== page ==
A person is healthy when their body is balanced and their vital energy flows freely. When either external or internal factors upset this balance, acupuncture and Chinese herbal medicine work to effectively identify the factors that are out of balance and bring the entire body back into harmony. This protects a person's health from further development of acute or chronic illness.
Acupuncture and traditional Chinese herbal medicine are the oldest and most continuously practiced medical systems in the world. They are a complete system of health care and prevention of illness which involves nutritional therapy, acupuncture, herbal remedies, cupping therapy, moxibustion, essential oils, lifestyle assessment, exercise, and meditation.
Diagnosis methods used with acupuncture and traditional Chinese herbal medicine differ greatly from traditional Western diagnosis. The treatment protocol is very individualized in order to specifically address the health concern and to support a restorative healing process. This allows a person to achieve an improved quality of health, and to maintain longterm wellness over the course of their lifetime.
Acupuncture works by giving a mild stimulation to the body at specific points to initiate a natural healing response. In addition to acupuncture needles, cupping therapy and moxibustion are often used to compliment and promote the circulation of energy throughout the body, helping to relieve pain, and prevent illness.
Acupuncture effectively addresses a variety of health conditions, and is most popularly sought after for support with chronic pain, digestive issues, stress management, emotional wellness, respiratory ailments, and fertility support.
The World Health Organization and the National Institute of Health recognize over 40 conditions for which acupuncture has been proven effective. Review the list of conditions here.
Traditional Chinese herbal medicine uses over 3,000 herbal plants, plus 300 minerals and animal extracts in more than 400 different formulas. These herbs and formulas work to correct imbalances in the body, strengthen the immune system, and increase resistance to disease. They can be used to treat both acute or chronic issues and to effectively address modern illnesses and disease.
Traditional Chinese herbal formulas are time tested and safe, and have been used by millions of people with positive results, when prescribed by a trained and licensed practitioner. Today, at least 40 states license practitioners of traditional Chinese herbal medicine, and it is taught in approximately 50 colleges in the United States.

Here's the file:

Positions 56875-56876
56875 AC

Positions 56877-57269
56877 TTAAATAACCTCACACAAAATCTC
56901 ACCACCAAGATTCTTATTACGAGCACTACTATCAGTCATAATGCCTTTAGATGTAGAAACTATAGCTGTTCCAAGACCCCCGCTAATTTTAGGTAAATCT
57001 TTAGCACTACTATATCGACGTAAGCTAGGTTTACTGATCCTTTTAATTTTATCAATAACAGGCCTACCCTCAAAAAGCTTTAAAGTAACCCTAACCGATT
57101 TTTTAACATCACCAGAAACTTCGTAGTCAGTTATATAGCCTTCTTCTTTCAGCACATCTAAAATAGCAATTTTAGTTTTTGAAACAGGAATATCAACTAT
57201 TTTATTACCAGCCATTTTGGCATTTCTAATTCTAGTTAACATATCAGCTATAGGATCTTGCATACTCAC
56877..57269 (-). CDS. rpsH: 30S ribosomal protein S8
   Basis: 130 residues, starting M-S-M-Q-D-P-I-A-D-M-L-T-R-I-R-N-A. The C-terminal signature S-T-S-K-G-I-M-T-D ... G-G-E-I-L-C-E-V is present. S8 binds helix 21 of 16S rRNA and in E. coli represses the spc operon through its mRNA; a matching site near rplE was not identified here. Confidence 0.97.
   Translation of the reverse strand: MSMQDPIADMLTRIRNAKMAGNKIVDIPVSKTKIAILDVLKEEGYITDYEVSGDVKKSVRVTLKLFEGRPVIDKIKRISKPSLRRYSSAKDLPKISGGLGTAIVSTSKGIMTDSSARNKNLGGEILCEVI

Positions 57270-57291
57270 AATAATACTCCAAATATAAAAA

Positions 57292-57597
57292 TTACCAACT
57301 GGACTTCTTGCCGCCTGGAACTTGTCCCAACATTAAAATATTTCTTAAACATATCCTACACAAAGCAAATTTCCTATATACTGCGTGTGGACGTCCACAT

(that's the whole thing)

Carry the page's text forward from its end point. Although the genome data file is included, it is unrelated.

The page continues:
There are many companies that produce and distribute traditional Chinese herbs, however only a select few are GMP (Good Manufacturer Procedure) certified. GMP certified herbs and formulas have been tested for heavy metals and pesticides, and have met the highest standards possible.
Acupuncture is based on the flow of Qi (Energy) through distinct meridians or pathways that cover the body (similar to the nerves and blood vessels). Acupuncture works to help the Qi to flow to areas where it is deficient and away from where it is in excess. And in this way, helps to regulate and restore the harmony and energetic balance of the body.
Acupuncture points have been mapped by the Chinese over a period of two thousand years. Recently, electromagnetic research has confirmed their locations.
You could very likely benefit from acupuncture if you are:
Each patient is unique and responds to acupuncture differently, so the number and frequency of treatments will vary from patient to patient. The number of treatments depends on the duration, severity, and nature of your condition(s). You may need only a single treatment for an acute condition, or a series of six to eight treatments in order to resolve chronic problems. Some degenerative conditions may require continuous treatments over time.
Only sterile, disposable needles are used so there is no risk of infection. Each needle is only used once, and is then disposed. Acupuncture needles are solid and hair-thin in diameter; they are not hollow like needles used for giving shots or drawing blood.
Licensed acupuncturists go to school for 3-4 years in order to earn a Masters of Acupuncture degree, or a Masters of Oriental Medicine degree, prior to passing national board exams and state licensing requirements in order to practice.
A professional acupuncture curriculum consists of at least 705 hours in Oriental medical theory, diagnosis and treatment techniques in acupuncture and related studies; 660 hours in clinical training; 450 hours in biomedical clinical sciences; 90 hours in counseling, communication, ethics, and practice management.
A professional Oriental medicine curriculum consists of at least 705 hours in Oriental medical theory, diagnosis and treatment techniques in acupuncture and related studies; 450 hours in didactic Oriental herbal studies; 870 hours in integrated acupuncture and herbal clinical training; 510 hours in biomedical clinical sciences; 90 hours in counseling, communication, ethics, and practice management.
45 states and the District of Columbia currently provide for the licensure (or a comparable form of practice authorization) for practitioners. The laws of each state can differ regarding specific education, training, examination, and application requirements. In most states, one or more of NCCAOM's examination modules is required or accepted as a route of licensure. Graduation from an ACAOM accredited or candidate school is required to take NCCAOM's national certifying examinations.